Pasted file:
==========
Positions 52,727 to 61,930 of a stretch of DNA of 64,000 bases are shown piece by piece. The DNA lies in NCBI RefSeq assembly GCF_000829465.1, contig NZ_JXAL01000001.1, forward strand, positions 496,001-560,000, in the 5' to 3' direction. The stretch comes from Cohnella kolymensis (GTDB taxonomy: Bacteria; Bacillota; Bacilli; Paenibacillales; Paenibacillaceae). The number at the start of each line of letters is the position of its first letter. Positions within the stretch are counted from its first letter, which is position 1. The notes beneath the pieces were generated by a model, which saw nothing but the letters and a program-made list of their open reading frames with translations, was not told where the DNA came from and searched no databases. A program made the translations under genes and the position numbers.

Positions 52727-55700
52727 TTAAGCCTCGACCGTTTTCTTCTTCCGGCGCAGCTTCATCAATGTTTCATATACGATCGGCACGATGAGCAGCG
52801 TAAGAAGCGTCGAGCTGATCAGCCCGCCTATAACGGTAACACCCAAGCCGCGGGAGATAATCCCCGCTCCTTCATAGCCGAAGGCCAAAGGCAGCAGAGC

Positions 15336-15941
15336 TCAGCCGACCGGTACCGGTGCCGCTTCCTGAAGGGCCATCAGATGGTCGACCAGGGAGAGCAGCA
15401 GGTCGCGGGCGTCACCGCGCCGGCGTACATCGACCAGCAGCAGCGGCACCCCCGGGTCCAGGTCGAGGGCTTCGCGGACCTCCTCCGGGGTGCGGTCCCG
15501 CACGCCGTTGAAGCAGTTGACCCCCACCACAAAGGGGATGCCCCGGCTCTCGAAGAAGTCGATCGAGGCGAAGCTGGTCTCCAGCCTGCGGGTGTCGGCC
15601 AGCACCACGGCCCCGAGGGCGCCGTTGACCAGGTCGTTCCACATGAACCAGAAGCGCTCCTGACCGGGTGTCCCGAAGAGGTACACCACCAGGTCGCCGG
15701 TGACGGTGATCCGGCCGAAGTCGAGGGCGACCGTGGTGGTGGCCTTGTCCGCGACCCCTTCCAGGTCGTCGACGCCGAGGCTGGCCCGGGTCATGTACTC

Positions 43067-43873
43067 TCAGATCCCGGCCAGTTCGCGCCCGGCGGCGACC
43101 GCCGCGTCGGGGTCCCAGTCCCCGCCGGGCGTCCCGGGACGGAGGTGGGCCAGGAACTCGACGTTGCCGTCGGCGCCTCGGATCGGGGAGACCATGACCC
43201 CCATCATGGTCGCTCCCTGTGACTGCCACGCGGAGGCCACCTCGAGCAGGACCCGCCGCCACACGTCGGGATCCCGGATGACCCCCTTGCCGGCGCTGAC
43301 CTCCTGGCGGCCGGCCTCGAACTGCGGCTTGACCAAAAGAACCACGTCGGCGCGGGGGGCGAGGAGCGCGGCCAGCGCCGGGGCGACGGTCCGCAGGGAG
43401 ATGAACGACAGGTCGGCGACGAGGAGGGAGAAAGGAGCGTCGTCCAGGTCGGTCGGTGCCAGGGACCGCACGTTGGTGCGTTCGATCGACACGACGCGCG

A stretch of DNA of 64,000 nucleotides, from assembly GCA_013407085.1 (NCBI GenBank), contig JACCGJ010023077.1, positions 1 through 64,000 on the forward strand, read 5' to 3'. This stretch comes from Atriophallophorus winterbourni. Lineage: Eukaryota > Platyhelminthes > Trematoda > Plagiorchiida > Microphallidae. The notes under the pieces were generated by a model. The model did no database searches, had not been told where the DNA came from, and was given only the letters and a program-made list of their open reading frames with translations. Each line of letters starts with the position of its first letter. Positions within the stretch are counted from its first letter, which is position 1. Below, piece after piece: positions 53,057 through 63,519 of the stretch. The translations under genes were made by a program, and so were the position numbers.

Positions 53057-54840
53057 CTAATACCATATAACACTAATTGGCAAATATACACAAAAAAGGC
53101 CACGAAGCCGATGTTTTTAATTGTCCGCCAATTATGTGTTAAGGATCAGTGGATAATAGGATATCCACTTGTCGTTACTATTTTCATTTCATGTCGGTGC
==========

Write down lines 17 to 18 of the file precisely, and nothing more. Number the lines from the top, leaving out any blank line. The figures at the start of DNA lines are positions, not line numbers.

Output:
A stretch of DNA of 64,000 nucleotides, from assembly GCA_013407085.1 (NCBI GenBank), contig JACCGJ010023077.1, positions 1 through 64,000 on the forward strand, read 5' to 3'. This stretch comes from Atriophallophorus winterbourni. Lineage: Eukaryota > Platyhelminthes > Trematoda > Plagiorchiida > Microphallidae. The notes under the pieces were generated by a model. The model did no database searches, had not been told where the DNA came from, and was given only the letters and a program-made list of their open reading frames with translations. Each line of letters starts with the position of its first letter. Positions within the stretch are counted from its first letter, which is position 1. Below, piece after piece: positions 53,057 through 63,519 of the stretch. The translations under genes were made by a program, and so were the position numbers.

Positions 53057-54840